Sotomayor: Congress Could Learn From Supreme Court’s Example
U.S. Supreme Court Justice Sonia Sotomayor spoke at University of Alaska Fairbanks on Sunday, and expressed her opinion on the politicization of the country. From the media, to the government, Sotomayor said people could learn a thing or two from the nation’s highest court, Alaska Dispatch News reported.
Differences in legal arguments does not give one side a moral high ground, Sotomayor told the audience. She applied that philosophy both to people who appear before the Supreme Court and the Court itself. When parties argue before her, she recognizes that both have equal passion and belief in their cause. “No matter what decision I make, I’m going to hurt someone else,” she said.
As far as her colleagues on the bench, she said that different points of view don’t prevent them from doing their jobs or even getting along as friends. “We understand if we take our disagreements as personal attacks then we won’t be able to function as a group.” Sotomayor said that Congress could learn from their example.
Justice Sotomayor lamented that when it comes to politics, people seem to have trouble hearing opposing viewpoints. “Is anybody listening?” she asked, regarding the rhetoric of “talking heads” in the media. She contrasted this with her fellow justices, Ruth Bader Ginsburg and the late Antonin Scalia, who often held opposing views on cases, yet “they were the best of friends.”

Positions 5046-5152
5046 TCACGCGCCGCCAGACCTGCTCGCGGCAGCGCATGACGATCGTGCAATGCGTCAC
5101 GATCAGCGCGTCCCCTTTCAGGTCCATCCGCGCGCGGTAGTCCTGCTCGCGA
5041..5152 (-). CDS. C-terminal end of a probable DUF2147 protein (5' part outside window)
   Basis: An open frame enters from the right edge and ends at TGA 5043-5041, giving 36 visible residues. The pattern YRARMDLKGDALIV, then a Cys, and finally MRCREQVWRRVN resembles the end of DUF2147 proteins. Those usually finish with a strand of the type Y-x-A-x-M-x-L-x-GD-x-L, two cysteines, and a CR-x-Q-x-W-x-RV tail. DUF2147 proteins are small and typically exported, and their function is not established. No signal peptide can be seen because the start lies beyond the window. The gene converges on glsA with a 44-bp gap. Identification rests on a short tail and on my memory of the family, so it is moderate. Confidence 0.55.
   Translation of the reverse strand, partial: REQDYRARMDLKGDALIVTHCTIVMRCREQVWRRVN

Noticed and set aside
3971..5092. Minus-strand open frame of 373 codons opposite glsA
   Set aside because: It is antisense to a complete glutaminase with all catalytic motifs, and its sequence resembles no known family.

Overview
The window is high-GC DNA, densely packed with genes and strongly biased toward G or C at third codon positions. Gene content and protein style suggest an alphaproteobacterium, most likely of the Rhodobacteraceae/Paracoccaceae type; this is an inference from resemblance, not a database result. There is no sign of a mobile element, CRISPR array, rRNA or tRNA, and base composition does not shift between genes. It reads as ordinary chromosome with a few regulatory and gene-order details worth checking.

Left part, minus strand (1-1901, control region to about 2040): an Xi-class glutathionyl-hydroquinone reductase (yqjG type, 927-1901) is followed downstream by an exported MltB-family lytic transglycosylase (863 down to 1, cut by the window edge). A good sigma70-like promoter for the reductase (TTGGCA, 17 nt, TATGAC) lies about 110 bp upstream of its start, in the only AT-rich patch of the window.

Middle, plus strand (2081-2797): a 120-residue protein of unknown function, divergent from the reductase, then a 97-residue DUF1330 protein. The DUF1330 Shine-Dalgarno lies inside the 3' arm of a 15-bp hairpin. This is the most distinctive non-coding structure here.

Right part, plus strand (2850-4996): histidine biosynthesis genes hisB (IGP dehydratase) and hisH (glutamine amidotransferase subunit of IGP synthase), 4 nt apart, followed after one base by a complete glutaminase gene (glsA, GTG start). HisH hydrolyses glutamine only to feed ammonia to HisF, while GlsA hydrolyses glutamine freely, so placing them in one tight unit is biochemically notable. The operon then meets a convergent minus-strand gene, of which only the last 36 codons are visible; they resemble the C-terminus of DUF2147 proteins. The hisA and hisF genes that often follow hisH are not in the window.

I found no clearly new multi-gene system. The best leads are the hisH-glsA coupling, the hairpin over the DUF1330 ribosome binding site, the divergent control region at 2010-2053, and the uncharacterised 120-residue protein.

Regarding Scalia and his recent passing, Sotomayor addressed a question from the audience about the Senate’s refusal to hold hearings for Merrick Garland, who President Barack Obama nominated to be Scalia’s replacement back in March. She said the Court “functions best” with nine justices. Only eight justices currently sit on the Supreme Court, while the country awaits the confirmation of a new justice to take Scalia’s vacant seat. As a result, a number of cases have already resulted in split decisions.